Pope Francis has described abortion as a "white gloves" equivalent of the eugenics programmes of the Nazi regime in the last century.
In a speech in Rome to the Family Forum on the 25th anniversary of that organisation, he described being "stunned" as a child when he learned what the Spartans did to a child born with malformations.
"They took him to the mountain and threw him down, to treat 'the purity of the race'."
Pope Francis said: "It was an atrocity. Today we do the same. Have you wondered why you do not see so many dwarves on the street? Because the protocol of many doctors – many, not all – is to ask the question: 'Is it malformed?' I say this with pain.
"In the last century the whole world was scandalised by what the Nazis did to treat the purity of the race. Today we do the same, but with white gloves."
His remarks on eugenics were delivered as an aside, but inserted in the main text published on the Vatican website.
The main thrust of the address was the holiness of marriage and family life. It comes a few weeks before he goes to Ireland, which has recently voted to liberalise its abortion laws, for the World Meeting of Families.
Pope Francis, possibly indicating some of his main areas of concern in the run-up to the meeting, said there is there is a need for a catechumenate for marriage, as there is a catechumenate for baptism.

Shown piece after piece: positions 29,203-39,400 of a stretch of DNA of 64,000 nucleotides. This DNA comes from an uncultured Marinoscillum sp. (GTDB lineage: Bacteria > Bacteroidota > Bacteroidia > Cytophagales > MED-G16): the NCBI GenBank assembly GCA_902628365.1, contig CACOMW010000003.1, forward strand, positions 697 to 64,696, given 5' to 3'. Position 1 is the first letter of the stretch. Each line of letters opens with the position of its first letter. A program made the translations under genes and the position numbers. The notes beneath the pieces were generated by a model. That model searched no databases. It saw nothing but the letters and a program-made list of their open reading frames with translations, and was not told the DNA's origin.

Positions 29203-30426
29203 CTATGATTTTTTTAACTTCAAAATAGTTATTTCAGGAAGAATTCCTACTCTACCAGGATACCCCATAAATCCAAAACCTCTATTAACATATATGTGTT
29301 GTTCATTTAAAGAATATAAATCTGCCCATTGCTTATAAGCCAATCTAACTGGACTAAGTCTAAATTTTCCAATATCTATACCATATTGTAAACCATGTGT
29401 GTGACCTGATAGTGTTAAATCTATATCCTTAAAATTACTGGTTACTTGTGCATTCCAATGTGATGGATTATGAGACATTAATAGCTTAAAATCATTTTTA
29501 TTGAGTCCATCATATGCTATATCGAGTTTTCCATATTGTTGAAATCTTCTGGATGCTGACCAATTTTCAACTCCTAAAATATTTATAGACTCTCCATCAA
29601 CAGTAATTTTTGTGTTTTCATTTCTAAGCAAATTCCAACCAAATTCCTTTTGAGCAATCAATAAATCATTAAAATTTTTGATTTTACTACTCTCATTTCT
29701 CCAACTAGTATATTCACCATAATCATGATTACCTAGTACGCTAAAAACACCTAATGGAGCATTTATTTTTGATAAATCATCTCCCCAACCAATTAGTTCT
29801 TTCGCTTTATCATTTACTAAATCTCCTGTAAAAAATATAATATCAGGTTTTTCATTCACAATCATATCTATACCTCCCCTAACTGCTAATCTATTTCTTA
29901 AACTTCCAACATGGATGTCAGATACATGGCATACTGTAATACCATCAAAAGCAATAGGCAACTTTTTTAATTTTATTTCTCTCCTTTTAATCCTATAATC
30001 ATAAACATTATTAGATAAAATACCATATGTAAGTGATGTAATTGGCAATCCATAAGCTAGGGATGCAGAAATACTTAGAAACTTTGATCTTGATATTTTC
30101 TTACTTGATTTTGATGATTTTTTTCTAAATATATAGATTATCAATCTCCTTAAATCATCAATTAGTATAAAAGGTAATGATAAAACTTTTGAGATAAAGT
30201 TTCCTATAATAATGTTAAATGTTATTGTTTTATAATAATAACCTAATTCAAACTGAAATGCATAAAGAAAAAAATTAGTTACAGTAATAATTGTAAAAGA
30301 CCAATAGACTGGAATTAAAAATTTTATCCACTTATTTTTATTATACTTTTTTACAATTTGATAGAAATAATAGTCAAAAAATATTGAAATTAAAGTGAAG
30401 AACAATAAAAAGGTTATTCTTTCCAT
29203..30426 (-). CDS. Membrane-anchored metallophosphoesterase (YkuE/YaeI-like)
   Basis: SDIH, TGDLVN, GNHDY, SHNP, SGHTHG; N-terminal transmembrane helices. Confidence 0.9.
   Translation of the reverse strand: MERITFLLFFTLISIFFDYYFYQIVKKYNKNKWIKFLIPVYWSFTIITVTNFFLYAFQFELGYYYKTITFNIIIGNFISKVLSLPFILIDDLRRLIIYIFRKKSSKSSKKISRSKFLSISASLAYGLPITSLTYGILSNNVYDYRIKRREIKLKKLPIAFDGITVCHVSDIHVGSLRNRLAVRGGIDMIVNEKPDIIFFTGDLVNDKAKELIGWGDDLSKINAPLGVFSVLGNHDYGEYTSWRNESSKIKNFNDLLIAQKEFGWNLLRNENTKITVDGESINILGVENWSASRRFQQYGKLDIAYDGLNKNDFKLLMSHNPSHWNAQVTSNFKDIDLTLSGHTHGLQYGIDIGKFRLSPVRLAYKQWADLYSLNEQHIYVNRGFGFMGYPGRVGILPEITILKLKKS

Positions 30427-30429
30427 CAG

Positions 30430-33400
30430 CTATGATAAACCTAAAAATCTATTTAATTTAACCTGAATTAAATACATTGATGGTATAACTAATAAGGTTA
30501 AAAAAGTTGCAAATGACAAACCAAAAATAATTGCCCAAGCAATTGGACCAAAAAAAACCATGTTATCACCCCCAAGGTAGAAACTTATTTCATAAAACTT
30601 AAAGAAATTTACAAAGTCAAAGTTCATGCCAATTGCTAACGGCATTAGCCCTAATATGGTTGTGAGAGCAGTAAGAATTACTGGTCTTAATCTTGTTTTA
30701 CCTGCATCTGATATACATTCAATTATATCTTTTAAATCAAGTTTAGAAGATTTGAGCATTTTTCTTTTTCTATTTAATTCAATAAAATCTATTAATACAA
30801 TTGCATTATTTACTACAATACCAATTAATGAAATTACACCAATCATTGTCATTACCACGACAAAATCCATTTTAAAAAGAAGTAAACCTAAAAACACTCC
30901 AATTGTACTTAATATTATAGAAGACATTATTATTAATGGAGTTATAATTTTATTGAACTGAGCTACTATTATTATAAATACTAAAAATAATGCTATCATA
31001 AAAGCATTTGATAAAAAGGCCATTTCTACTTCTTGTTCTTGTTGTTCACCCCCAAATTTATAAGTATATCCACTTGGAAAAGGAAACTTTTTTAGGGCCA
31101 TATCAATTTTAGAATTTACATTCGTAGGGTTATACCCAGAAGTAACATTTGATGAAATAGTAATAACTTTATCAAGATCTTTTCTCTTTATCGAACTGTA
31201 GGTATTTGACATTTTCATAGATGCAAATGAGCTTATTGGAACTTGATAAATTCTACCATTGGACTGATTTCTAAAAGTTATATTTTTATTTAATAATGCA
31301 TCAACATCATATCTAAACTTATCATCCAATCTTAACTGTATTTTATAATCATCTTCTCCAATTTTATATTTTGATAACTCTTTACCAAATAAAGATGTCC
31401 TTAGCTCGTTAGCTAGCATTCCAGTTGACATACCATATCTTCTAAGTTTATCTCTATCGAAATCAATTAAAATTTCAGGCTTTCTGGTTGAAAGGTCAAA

Describing love as like "making pasta", he said: "Family life: it is a sacrifice, but a good sacrifice. Love is like making pasta: every day. Love in marriage is a challenge for men and women. What is the greatest challenge of man? Make more woman his wife. More woman. That grows as a woman. And what is the woman's challenge? Make your husband more man. And so they both go forward. They go forward."
There are three phrases that are magic but important in marriage, he continued. "First of all, 'leave': do not be intrusive with each other. 'Can I?' Show that respect for each other. Second: "Sorry". Apologising is something that is so important, it's so important! Everyone can be wrong in life, everyone. 'Excuse me, I did this ... Sorry, I forgot ...' And this helps keep going. Helps to carry on the family, the ability to apologise. It's true, apologising always involves a bit 'of shame, but it is a holy shame! 'Excuse me, I forgot ...' It's something that helps a lot to keep going. And the third: 'Thank you'. To have the greatness of heart always to say thank you."
He also praised the "holiness" of women who forgive their unfaithful husbands.
Pope Francis said: "Another thing that helps a lot of married life is patience: knowing how to wait. Wait. There are situations of crisis in life – strong crises, bad crises – where perhaps even times of infidelity come. When the problem can not be solved at that moment, it takes that patience of waiting, waiting. So many women – because this is more of the woman than of the man, but also the man sometimes does it – so many women in silence have waited, looking away, waiting for the husband to return to fidelity. And this is holiness. The holiness that forgives everything, because it loves. Patience. Much patience, one of the other. If one is nervous and cries, do not answer with another cry ... Be quiet, let the storm pass, and then, at the right moment, talk about it."